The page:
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FSA considers changes to meat rules during Muslim holidays

Consultation by the Food Standards Agency (FSA) is considering changes to the rules on meat sales during religious holidays.

Qurbani is a religious practice performed during Eid al-Adha. Some Muslims like to collect meat and offal soon after slaughtering, as this marks the beginning of the festival. Eid al-Adha is a four-day Islamic festival, but the exact date varies from year to year.

As the product cannot go through the normal refrigeration process before leaving the slaughterhouse for the holidays, pathogens may grow in abundance, increasing the risk of illness.

Industry representatives asked the FSA to study alternatives and existing rules for serving Qurbani meat and offal during Eid al-Adha. In Kourbany, part of the animals are donated to charity, another part is kept at home and a third is donated to relatives or friends. Slaughterhouses are currently allowed to supply non-compliant meat, as long as certain mitigation measures are followed.

Ongoing comment period
The agency is discussing whether it should Comments on amendments to the refrigeration requirements for Qurbani meat and offal served by slaughterhouses in England and Wales during Eid al-Adha. Comments are open until September 11, 2022.

FSA policy director Rebecca Sudworth said Qurbani meat should be offered to those who wish to prepare and eat it.

“This consultation and our dialogue with authorities in the Muslim community expanded discussions to ensure this practice can continue while providing the highest possible standards of food safety and hygiene to protect consumers ,”she says.

The FSA commissioned an assessment to understand the risk differences in allowing meat and offal to be served to consumers without the normal refrigeration process.

Pathogens assessed were Salmonella, Shiga toxin-producing Escherichia coli (STEC), and Clostridium perfringens. It also covers the growth characteristics and prevalence of beef, lamb, goat and offal.

Meat is usually purchased on the day of slaughter and eaten quickly, reducing the chance of pathogen growth. However, temperature abuse during transport can be a problem.

Practical scale
Risk assessment takes into account summer 2021 Three surveys targeting food businesses, official veterinarians and consumers. The surveys collected information on the animal origin of the Qurbani, quality assurance at the slaughterhouse, refrigeration reached after slaughter, consumer access, and consumer storage and cooking behavior.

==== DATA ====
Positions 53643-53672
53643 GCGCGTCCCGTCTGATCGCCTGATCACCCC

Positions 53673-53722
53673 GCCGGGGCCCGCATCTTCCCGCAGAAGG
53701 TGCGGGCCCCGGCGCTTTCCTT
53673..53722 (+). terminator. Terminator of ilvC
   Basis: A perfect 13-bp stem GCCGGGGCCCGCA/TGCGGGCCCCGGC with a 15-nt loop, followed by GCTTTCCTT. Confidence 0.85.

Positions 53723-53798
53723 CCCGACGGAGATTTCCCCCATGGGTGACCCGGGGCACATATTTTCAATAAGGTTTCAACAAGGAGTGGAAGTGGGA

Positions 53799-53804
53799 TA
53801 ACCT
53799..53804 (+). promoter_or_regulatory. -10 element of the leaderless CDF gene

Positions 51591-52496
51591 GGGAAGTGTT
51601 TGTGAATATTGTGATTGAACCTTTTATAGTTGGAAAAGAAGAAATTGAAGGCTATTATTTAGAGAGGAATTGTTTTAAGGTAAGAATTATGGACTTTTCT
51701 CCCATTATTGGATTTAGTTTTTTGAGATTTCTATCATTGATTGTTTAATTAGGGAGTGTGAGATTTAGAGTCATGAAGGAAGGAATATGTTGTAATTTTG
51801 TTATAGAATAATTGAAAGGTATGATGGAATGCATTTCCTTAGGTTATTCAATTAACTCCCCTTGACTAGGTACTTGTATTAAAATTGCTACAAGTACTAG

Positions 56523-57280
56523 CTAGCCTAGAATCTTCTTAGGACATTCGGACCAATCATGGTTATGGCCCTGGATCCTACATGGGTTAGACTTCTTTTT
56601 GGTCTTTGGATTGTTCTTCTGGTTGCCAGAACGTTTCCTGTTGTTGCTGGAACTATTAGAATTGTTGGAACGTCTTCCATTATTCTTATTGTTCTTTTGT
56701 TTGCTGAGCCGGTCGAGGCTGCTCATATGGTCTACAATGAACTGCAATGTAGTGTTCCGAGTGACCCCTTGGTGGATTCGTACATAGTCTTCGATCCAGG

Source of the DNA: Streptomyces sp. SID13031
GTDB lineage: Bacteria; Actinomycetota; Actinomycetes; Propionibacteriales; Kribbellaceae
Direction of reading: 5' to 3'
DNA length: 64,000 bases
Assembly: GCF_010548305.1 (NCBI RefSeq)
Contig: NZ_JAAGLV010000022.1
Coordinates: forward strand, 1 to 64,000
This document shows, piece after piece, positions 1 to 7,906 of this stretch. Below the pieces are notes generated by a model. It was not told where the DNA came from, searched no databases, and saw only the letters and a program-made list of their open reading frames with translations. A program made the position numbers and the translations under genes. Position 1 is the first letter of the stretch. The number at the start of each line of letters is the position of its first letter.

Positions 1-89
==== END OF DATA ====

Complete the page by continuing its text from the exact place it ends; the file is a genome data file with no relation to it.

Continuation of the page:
The Consumer Response Questionnaire showed that 28 of the 71 respondents reported working in Qurbani in the UK. Eleven of them said they received guts.

Currently only slaughterhouses in England and Wales offer Qurbani meat and offal. There is still little or no demand in Scotland and Northern Ireland. An estimated 38 companies in the UK supply Qurbani meat. On average, the total throughput on day 1 of the Qurbani epoch is double that of the regular day.

Of the 20 respondents who offered Qurbani red meat, 2 said the animals were sourced by customers, 15 sourced animals from farms and livestock markets, and three gave unclear s answer.

Operating results and consumption trends
Nine offers Kurba The slaughterhouse of Nimba has the status of needing urgent improvement or needing improvement after the audit according to the official veterinarian’s reply.

Based on an inspection of Qurbani’s operating procedures, five violations were identified, including failure to provide consumer information, unpackaged meat prior to shipment, meat not stored under active refrigeration prior to shipment and meat stored under active refrigeration for less than 30 minutes.

Information from the food establishment questionnaire found that the majority of carcasses offered during Qurbani 2021 were supplied above the regulatory limit of 7 degrees Celsius (44.6 degrees Fahrenheit). Some also reported selling offal at temperatures above legal limits.

In 2021, the majority of meat and offal is delivered to consumers through butchers or agents, but some is collected directly from slaughterhouses. Overall, 21 of 28 consumers said they would refrigerate or freeze Qurbani when they got home. The duo reported marinating it at room temperature. One-third of consumers cooked medium-rare or pink Qurbani in the middle.

Under typical conditions, there is no significant difference in consumer health risk compared to normal refrigeration processes. However, in a worst-case scenario, Salmonella and STEC levels could increase, posing a greater risk to the public.

Significant uncertainties remain, such as the temperature of carcasses and offal when they reach consumers, epidemiological data linking disease to consumption of Qurbani meat and offal, and Prevalence and levels of three pathogens.

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